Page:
On behalf of the Weston A. Price Foundation I attended a congressional briefing organized by the Center for Healthand the Global Environment at Harvard Medical School called “The Importance of Organic Agriculture in the U.S.in Coming Years.” The briefing was held on October 30, 2007 at the Dirksen Senate Office Building in Washington,D.C.
The Center convened a panel of “experts” on organic farming and the certifying thereof. The intent of the meetingwas for the “experts” to offer suggestions to a room full of policymakers on how to legislate the spread of organicagriculture in the U.S.
The panel comprised a diverse group: one senator, one doctor, two professors and one farmer. Less diverse,though, were their ideas, which included more funding for the National Organic Program research budget, more fundingfor the staffers that run the NOP, more funding for USDA certifiers and the subsidizing of organic grain production.Sounds to me like the same rhetoric that has followed the trail of industrial agriculture for the last 50 years only minus the chemicals.
Kathleen Merrigan, PhD, director of the Agriculture, Food, and Environment Program at Tufts University, called for stiffer, vaster regulatory agencies and more money for organic agriculture research in universities. Because, as one panelist compliantly stated, “where goes university research, there goes agriculture.” And this statement precisely characterizes the general mindset of the panel—agricultural information is only credible if the research behind it has been heavily funded by taxpayer dollars. How about the priceless knowledge rooted in age-old wisdom that is passed along among farmers generation upon generation, farmers who actually make a living off of the land? As the panel would have it, this wisdom cannot be verified as accurate until it gets filtered through an academic bureaucracy orreceives a stamp of government approval, which in this case would be a USDA Organic seal.
One gentleman on the panel, a soil scientist by profession, noted that cultivation of grains, oilseeds, and legume crops occupies 80 percent of the farmed land in the world. Translation: the production of ethanol, high-fructose corn syrup, canola oil, and soybean sludge takes up 80 percent of the world’s agricultural land base. The panel’s solution: certify these non-food, commodity products organic and raise another generation of children—if we have another generation of children—on soft drinks, soymilk and vegetable oil spreads with an organic stamp of approval.
Another lecture focused on organic apple production in Washington State and how it compared to conventional apple production. The presenter said that we needed more breeders and researchers to continue conducting experimental research projects to prove to the conventional academic community that “organic can compete.” All this talk about breeders, researchers, staffers and certifying agents, but not one mention of farmers.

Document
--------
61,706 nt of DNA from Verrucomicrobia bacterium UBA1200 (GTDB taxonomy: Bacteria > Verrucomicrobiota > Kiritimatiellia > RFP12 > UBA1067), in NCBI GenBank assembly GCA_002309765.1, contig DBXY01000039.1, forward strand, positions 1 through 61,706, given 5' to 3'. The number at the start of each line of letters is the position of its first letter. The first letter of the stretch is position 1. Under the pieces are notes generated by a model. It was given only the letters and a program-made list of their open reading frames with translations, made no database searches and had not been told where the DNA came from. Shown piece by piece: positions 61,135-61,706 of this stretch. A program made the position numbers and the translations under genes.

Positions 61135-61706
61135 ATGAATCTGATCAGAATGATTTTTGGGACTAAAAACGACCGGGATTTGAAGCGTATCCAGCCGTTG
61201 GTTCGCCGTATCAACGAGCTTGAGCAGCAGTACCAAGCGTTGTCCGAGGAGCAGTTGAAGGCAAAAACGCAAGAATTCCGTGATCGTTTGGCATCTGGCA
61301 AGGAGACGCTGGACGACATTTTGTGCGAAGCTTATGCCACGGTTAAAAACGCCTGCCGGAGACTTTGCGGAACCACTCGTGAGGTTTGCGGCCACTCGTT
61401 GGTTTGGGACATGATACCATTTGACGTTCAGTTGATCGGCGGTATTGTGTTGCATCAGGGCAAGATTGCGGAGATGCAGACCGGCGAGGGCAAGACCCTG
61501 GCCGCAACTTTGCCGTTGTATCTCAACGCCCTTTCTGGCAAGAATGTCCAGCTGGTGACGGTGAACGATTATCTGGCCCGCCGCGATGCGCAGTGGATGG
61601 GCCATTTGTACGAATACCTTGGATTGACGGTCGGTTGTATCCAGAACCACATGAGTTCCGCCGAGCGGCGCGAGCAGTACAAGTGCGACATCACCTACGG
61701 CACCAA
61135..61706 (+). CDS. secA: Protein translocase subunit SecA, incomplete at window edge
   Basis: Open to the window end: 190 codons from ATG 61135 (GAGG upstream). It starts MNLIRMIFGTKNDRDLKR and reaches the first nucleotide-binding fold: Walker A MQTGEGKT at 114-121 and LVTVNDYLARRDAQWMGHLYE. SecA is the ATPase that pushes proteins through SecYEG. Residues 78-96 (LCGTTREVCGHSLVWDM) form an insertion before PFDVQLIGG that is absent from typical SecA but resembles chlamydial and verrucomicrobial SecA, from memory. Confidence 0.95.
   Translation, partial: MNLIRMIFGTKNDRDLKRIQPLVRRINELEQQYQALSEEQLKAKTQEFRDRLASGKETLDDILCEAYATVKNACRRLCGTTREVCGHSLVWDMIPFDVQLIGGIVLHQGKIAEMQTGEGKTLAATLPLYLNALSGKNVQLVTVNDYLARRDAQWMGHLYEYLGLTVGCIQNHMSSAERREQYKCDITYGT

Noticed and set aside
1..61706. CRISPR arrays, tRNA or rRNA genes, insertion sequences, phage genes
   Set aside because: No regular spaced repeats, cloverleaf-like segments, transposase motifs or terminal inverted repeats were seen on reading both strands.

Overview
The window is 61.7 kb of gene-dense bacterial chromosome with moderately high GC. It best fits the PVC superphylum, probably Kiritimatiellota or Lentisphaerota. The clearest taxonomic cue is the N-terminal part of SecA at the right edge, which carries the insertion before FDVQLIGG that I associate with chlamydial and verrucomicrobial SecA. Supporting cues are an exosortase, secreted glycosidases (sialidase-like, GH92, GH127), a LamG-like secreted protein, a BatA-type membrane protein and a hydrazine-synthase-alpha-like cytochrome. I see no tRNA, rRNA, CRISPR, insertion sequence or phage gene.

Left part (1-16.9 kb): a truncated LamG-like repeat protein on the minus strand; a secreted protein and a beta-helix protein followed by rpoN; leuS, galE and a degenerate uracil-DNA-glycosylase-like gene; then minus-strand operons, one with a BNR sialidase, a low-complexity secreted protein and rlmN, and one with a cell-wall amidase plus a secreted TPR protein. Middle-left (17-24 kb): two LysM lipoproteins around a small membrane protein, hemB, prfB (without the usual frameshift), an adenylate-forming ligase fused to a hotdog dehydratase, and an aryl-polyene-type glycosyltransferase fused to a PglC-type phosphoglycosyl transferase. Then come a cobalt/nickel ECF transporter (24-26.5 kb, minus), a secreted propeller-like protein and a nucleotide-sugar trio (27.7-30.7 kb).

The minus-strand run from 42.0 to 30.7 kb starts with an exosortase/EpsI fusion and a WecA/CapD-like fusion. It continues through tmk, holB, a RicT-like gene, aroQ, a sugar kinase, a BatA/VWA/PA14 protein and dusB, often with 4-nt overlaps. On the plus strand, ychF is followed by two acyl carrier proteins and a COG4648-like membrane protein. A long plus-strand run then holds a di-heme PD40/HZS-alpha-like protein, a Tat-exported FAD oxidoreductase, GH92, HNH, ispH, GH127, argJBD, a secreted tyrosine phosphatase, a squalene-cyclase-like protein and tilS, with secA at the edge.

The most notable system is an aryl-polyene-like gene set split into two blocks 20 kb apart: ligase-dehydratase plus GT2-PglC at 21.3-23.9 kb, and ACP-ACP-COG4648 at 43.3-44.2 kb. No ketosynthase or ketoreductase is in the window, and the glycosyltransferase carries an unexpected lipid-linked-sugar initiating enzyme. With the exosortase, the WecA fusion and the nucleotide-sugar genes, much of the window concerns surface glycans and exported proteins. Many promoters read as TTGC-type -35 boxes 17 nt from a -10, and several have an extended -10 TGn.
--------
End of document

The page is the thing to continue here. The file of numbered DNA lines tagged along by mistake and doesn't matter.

And not one mention of livestock either. Imagine an entire briefing —three hours of discussion on the future of organic farming—and not one mention of animals on farms. The one saving grace to our nation’s petro-chemical fertilizer addiction and the only bit of commentary they received was a reference to the 2006 U.N. Report claiming that ruminant livestock belching methane is the leading cause of global warming. Al Gore and his vegan following are leading us down the path of ecological and nutritional destruction with this politically correct charade, and the entire panel had bought into it.
Those of us who have educated ourselves about the wisdom and teachings of Weston A. Price know that if “health” were the ultimate goal of a briefing such as this, we would be discussing ways in which to increase the nutrient density of our food, not regulate it more tightly. And if the state of the “global environment” were of significant concern, then we’d be asking ourselves how to get ruminants back onto the vast tracts of land that we’ve removed them from—land that has been pillaged by plows and chemicals. Instead we have our panel of “experts” conjuring up ways to more tightly certify the “organicness” of the soybean.
This is not progress. But this is what we’ll get when we rely on the policymakers that meet for brainstorming sessions within the confines of the beltway—a reverence for government funding and the accumulation of facts at the expense of time–honored wisdom.
Let’s head for greener pastures—where the animals are—and leave the “experts” in the dust of their organic research plots.
About the Author
Matthew Rales obtained his BA in Environmental Studies in 2006 from Middlebury College in Vermont. He recently completed an apprenticeship at Joel Salatin’s grass-based Polyface Farm and is continuing to pursue a career in grassfarming at Polyface. He will also be serving as a farm tour guide, teaching people about the combined benefit to human health and the environment of raising nutrient-dense animal foods.